More of it, though, came from the fact that… well, the year just started quickly. I grew up with the Scottish holiday cycle, which ends with time off on January 1st and 2nd, if not a day or so after that as well. But here in the States, that kind of break is almost comically ludicrous, especially for a freelancer; I was back in front of my laptop by the morning of the second, and my workload was suddenly, somehow, overwhelming all over again.

(Part of that comes from one of my editors asking, out of the blue, if I could hand in a ~1000 word piece the very next day, adding, “Yeah, I thought I’d mentioned it before the break” in such a way that it was clear that they didn’t expect either of us to buy it. That was a fun Welcome Back present, let me tell you. Also a reminder that work in 2020 is going to be like work in 2019, but more so.)

And if January second seemed a lot, the third was even worse; on my second working day of the year, I produced about as much as one of my heavier days running up to the holidays, although a lot of that was future planning and things that wouldn’t be seen for awhile yet. The third was when everyone else had caught up with themselves and started emailing with questions and plans that needed a response immediately. It was a curiously exhausting, overwhelming day that left me glad that the weekend was around the corner, as if I hadn’t had time off two days earlier.

I like the old way of doing the holidays, with having an actual holiday from work being central to things. This brave new world leaves me craving time off, wondering how and why we push two days worth of work into one day of reality all the fucking time.

May We All Have A Vision Now and Then

Somewhere around September or October, I realized that 2019 has been a year I was writing off as transitory in a lot of ways. It was the year the divorce became final, and I rebuilt my life in a better way, with me actually able to control things that felt out of control before — of course, there’s still a lot I can’t, and never will be able to, control, but that’s just fine — and in a far happier place and healthy relationship. 2019 was the year, I told myself, where I’d figure things out, even if it’s just what not to do.

(Money; I need to be better about money, for one thing. There was a point mid-year where I suddenly thought, “Wait, am I going to wipe out my savings when I pay taxes next year?” and had this massive chill run through my body. Still, at least I have savings, which was better than the worry I had earlier in the year when I didn’t think I’d be able to make rent because a paycheck was delayed.)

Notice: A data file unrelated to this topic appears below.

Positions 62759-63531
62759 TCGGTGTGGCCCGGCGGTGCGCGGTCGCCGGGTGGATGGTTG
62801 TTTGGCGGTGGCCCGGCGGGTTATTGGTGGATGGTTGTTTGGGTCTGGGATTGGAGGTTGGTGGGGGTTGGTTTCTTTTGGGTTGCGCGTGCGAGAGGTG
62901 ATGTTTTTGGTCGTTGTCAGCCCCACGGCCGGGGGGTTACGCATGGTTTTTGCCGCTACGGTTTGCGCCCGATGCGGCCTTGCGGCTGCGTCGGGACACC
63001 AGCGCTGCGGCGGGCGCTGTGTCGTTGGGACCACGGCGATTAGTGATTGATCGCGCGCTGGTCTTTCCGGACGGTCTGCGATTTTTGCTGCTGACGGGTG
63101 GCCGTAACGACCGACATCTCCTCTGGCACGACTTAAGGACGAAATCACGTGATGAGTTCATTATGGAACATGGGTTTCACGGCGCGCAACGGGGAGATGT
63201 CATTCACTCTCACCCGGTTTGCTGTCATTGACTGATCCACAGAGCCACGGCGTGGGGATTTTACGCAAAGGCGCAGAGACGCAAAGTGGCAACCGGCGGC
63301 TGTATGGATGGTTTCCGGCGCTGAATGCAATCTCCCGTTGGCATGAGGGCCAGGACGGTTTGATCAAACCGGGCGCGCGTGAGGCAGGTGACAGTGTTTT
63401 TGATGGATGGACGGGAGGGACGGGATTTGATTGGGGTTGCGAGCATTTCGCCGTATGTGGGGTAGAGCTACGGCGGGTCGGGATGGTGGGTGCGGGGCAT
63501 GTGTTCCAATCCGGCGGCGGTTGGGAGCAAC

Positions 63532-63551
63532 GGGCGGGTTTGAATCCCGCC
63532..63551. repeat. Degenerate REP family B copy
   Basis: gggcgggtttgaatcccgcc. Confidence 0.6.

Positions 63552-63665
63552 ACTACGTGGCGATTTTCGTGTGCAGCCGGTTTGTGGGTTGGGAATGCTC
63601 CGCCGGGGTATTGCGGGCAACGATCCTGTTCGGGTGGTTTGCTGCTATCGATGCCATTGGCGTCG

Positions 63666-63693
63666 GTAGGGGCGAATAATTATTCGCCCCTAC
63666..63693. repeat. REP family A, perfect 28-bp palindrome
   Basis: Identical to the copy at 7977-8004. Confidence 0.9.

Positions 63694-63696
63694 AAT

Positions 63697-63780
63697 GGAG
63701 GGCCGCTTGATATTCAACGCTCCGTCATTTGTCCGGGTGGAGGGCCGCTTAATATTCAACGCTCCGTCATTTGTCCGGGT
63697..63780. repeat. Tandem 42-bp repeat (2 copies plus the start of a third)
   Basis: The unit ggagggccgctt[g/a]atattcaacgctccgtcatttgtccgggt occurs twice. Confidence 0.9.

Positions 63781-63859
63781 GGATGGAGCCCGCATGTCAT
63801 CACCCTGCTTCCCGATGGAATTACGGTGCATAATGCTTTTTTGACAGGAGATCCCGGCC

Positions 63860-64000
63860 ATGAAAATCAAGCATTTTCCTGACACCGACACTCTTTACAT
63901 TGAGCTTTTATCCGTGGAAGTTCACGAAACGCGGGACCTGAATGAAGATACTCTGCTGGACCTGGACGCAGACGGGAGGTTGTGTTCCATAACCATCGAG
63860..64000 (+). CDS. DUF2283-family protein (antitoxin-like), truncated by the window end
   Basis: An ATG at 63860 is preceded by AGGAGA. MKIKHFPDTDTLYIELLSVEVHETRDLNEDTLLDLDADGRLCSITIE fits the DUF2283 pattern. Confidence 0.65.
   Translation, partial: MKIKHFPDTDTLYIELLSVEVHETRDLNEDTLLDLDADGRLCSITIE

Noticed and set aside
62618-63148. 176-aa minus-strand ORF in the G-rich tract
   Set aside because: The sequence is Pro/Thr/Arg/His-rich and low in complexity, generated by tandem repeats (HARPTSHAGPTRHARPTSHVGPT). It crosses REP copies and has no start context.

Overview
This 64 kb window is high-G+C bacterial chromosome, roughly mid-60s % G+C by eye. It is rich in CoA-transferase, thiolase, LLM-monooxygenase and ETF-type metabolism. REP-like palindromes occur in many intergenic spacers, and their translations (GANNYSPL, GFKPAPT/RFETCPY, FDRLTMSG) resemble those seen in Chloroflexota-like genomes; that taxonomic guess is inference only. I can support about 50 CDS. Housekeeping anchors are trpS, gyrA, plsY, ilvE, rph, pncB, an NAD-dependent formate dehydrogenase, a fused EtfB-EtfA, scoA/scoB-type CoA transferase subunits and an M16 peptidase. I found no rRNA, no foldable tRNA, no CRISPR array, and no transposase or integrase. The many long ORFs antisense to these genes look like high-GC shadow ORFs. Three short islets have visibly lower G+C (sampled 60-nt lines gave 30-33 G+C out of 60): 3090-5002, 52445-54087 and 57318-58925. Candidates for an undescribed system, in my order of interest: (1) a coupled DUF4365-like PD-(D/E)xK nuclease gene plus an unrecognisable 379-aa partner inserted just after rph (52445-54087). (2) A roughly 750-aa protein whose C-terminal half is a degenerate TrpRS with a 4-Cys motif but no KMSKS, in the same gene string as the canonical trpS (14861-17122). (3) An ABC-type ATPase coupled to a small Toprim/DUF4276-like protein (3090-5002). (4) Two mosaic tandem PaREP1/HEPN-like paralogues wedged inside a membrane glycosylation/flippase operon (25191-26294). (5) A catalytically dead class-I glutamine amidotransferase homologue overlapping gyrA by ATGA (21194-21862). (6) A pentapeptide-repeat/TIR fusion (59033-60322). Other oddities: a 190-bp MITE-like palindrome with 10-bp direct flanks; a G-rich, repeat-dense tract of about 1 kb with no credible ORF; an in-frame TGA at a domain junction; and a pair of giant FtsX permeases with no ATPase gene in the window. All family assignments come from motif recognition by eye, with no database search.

But if that’s what 2019 was — and now, I still think that I was right in that characterization of the year, perhaps feeling even more convinced — then what is 2020 going to be? What happens after the transition?

I have no idea.

And the more I think about that, the more I’m okay with it. There was a point where not knowing was terrifying, where I knew that I’d be expected to have an answer and a plan and that the plan would need to pass muster, and… that was unnatural to me, really. For better or worse — and really, it’s probably worse — I’m not one with longterm plans, one who has everything mapped out in advance. It always felt like a struggle to have those answers when they were asked of me, and it took me too long to realize that that, really, was a sign of something being wrong on an important level.

So, 2020 is going to be what it’s going to be, and I’ll probably only realize what kind of a year it is midway through it again. That’s kind of exciting to me, to be honest. When I was doing my Masters, I remember talking to someone in the school’s PhD program as they explained the idea behind their work method. Basically, she said, she followed what seemed interesting and exciting and right in some indefinable manner, and trusted that she’d realize what the connections between all those things were after the fact. It was called “emergent research,” she said.

If my life is emergent research now, that doesn’t seem like a bad thing at all.

Since We’ve No Place To Go

As we head into the final stretch of the pre-Christmas holiday season, I have to admit: I’m very, very tired.

The last week or so has been extraordinarily busy, as if the holiday gods looked down and thought that, if I was to enjoy some time off around Christmas Day proper, I should pay for it ahead of time. And so, it became a marathon of work and crash-relaxation, each evening seeing me trying desperately to unwind even though my brain was quietly spinning, thinking you still have all these stories to write and all these presents to buy and don’t you need to read these things for work and it’s the holiday season shouldn’t you be doing holiday stuff more?

Well, the evenings I wasn’t at the movies, that is; I did that twice in the past week. (Once was for work; there was a Star Wars, after all.)

At the heart of it all was an impressively Herculean workload, which saw a confluence of different elements come together to deliver a collection of deadlines that was utterly overwhelming. To give a sense of just how overwhelming, think of it this way: on average, I traditionally have one and a half stories I file to Wired each week; on a particularly heavy week, it’s gone to three. This last week, I filed five.

THR, too, saw an uptick in workload — there was a new Star Wars, after all, and it’s heading to the end of the year, so Best Of lists and the like need to be done — so I found myself doing things like getting up at 5am to start work and just… keep working until either I was done or, more likely, I couldn’t work anymore for whatever reason: Something else needed to be done (Mailing Christmas cards, going to the movie theater), or I simply couldn’t concentrate enough to get it done.